McKinseys revival mantra for FCI finds little favour

Written by Sandip Das | New Delhi | Updated: Jun 6 2014, 02:47am hrs
Two key measures, the creation of a grain regulator and direct procurement from farmers, suggested by McKinsey for the Food Corporation of India (FCI) seem to have failed to impress the government body.

The consultancy firm was hired by the FCI to improve its functioning in 2005.

McKinsey had suggested the creation of an integrated grain regulator for ensuring a level-playing field for government agencies and private players and direct procurement of grains from the farmers, bypassing the mandis.

Due to high taxation rate on grain procurement in mandis of Punjab and Haryana, the biggest contributor to central grain pool, the consultancy firm had suggested an incentive of Rs 10 a quintal for direct procurement at the FCI godowns, bypassing taxes as high as 14.5% imposed at the mandis in Punjab and Haryana. The direct procurement was not a success as farmers still prefer to bring their produce to mandis, FCI had stated in its status report.

An official with the food department of Punjab said middlemen in the mandis extend credit and other support to farmers for carrying out agricultural activities thus farmers prefer the mandi routes to sell their produce to the procurement agencies.

As reported by FE earlier, states such as Punjab and Haryana levy more than Rs 10,000 crore on grain procurement, which is reflected in the food subsidy budget. McKinsey's suggestion for a grain regulator has not progressed further as the FCI, in collaboration with state agencies, purchase major chunk of grain from mandis in states such as Punjab, Haryana, Madhya Pradesh, Chhattisgarh and Orissa, driving out private players from grain trade.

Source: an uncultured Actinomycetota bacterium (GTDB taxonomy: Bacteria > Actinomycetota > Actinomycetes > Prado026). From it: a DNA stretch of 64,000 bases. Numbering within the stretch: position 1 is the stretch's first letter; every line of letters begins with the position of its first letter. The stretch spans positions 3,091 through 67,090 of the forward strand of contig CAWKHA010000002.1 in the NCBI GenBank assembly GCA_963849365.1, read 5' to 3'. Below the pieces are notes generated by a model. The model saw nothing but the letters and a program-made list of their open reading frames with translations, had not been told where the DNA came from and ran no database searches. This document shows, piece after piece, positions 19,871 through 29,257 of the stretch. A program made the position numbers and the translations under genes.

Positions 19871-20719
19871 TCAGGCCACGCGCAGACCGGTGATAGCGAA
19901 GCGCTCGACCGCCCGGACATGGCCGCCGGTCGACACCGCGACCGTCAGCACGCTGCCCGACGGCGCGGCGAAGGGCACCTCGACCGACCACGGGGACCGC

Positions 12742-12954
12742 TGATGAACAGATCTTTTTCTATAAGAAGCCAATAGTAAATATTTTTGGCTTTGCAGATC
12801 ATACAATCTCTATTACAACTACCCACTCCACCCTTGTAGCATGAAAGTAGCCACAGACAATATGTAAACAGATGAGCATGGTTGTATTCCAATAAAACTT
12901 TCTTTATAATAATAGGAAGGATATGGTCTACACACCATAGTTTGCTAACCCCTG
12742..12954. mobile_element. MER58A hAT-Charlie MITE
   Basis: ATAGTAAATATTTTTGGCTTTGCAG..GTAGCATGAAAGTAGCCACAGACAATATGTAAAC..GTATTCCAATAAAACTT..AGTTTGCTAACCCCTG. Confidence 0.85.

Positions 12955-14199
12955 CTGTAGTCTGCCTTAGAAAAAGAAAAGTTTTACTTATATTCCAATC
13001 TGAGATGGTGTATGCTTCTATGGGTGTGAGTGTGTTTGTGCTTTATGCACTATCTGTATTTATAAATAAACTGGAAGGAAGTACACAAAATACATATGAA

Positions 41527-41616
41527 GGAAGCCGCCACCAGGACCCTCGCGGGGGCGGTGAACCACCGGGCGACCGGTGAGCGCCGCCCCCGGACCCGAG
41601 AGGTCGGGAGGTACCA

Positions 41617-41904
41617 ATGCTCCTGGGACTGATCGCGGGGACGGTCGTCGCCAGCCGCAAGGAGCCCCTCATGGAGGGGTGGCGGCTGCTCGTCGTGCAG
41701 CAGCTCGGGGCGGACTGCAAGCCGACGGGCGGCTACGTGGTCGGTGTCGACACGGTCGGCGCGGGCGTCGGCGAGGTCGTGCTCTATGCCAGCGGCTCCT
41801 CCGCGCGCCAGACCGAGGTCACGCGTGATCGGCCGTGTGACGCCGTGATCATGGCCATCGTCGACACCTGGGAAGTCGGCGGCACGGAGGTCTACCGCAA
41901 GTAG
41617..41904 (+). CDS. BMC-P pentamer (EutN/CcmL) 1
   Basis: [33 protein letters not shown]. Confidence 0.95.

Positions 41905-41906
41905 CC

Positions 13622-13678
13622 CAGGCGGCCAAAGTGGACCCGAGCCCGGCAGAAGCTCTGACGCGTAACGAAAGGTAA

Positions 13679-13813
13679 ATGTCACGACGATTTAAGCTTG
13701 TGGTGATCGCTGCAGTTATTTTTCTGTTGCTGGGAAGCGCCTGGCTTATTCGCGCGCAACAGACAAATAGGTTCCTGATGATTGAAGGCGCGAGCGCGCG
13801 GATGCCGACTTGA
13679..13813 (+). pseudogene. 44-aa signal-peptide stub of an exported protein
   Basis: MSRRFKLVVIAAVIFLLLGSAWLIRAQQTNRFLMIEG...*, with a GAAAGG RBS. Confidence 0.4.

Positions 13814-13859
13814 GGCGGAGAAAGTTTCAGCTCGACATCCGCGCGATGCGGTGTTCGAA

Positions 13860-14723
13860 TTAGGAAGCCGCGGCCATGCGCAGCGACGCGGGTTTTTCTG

Reorienting the entire food security complex, from open-ended procurement to stocking and distribution through highly leaky PDS, needs to be revisited. It is a big-ticket item and needs some cool thinking within the government, said Ashok Gulati, chair professor (Agriculture), Indian Council for Research on International Economic Relations and former chairman of Commission for Agricultural Costs and Prices said.

Some of the measures suggested by McKinsey had been implemented by FCI include refinancing of buffer stocks and receivables through issue of bonds, introduction of management information system, outsourcing of manpower in non-critical activities to private sector, decentralised procurement states and creation of price monitoring cell.

The BJP in its manifesto promised the creation of three separate entities (procurement, storage and distribution) from FCI to bring efficiency in administration and ensure that non of the three operations supplement each other. In 2011, PM Modi had suggested unbundling of FCI as one of key measures to curb sharp spike in prices. The move to unbundle FCI was initially mooted during the tenure of previous NDA government. However, the proposal did not find favour with NDA allies and others.